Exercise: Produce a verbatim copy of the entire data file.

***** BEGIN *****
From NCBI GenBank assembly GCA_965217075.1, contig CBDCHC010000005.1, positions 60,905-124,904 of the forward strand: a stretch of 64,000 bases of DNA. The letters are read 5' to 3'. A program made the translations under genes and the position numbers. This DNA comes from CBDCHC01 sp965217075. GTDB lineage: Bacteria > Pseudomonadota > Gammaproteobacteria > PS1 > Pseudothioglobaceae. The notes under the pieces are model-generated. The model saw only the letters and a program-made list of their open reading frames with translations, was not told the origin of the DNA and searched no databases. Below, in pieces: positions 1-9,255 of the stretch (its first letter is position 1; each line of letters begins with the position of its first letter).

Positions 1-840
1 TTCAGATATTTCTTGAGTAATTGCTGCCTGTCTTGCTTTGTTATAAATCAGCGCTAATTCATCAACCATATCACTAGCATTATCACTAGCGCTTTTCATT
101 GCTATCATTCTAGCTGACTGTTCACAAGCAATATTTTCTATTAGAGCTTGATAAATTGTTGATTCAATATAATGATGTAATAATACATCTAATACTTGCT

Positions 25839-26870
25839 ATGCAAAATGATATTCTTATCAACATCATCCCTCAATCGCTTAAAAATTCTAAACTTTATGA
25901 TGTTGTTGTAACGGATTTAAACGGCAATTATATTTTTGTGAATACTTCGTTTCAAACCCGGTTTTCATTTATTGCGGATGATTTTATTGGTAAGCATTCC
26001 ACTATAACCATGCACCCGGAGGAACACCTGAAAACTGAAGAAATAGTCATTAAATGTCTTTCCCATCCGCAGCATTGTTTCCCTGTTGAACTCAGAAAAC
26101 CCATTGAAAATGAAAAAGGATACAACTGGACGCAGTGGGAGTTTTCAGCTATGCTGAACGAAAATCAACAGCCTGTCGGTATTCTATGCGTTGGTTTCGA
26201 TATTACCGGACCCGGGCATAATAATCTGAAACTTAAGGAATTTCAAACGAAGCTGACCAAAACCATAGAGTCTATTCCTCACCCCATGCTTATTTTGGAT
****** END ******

From NCBI GenBank assembly GCA_965217075.1, contig CBDCHC010000005.1, positions 60,905-124,904 of the forward strand: a stretch of 64,000 bases of DNA. The letters are read 5' to 3'. A program made the translations under genes and the position numbers. This DNA comes from CBDCHC01 sp965217075. GTDB lineage: Bacteria > Pseudomonadota > Gammaproteobacteria > PS1 > Pseudothioglobaceae. The notes under the pieces are model-generated. The model saw only the letters and a program-made list of their open reading frames with translations, was not told the origin of the DNA and searched no databases. Below, in pieces: positions 1-9,255 of the stretch (its first letter is position 1; each line of letters begins with the position of its first letter).

Positions 1-840
1 TTCAGATATTTCTTGAGTAATTGCTGCCTGTCTTGCTTTGTTATAAATCAGCGCTAATTCATCAACCATATCACTAGCATTATCACTAGCGCTTTTCATT
101 GCTATCATTCTAGCTGACTGTTCACAAGCAATATTTTCTATTAGAGCTTGATAAATTGTTGATTCAATATAATGATGTAATAATACATCTAATACTTGCT

Positions 25839-26870
25839 ATGCAAAATGATATTCTTATCAACATCATCCCTCAATCGCTTAAAAATTCTAAACTTTATGA
25901 TGTTGTTGTAACGGATTTAAACGGCAATTATATTTTTGTGAATACTTCGTTTCAAACCCGGTTTTCATTTATTGCGGATGATTTTATTGGTAAGCATTCC
26001 ACTATAACCATGCACCCGGAGGAACACCTGAAAACTGAAGAAATAGTCATTAAATGTCTTTCCCATCCGCAGCATTGTTTCCCTGTTGAACTCAGAAAAC
26101 CCATTGAAAATGAAAAAGGATACAACTGGACGCAGTGGGAGTTTTCAGCTATGCTGAACGAAAATCAACAGCCTGTCGGTATTCTATGCGTTGGTTTCGA
26201 TATTACCGGACCCGGGCATAATAATCTGAAACTTAAGGAATTTCAAACGAAGCTGACCAAAACCATAGAGTCTATTCCTCACCCCATGCTTATTTTGGAT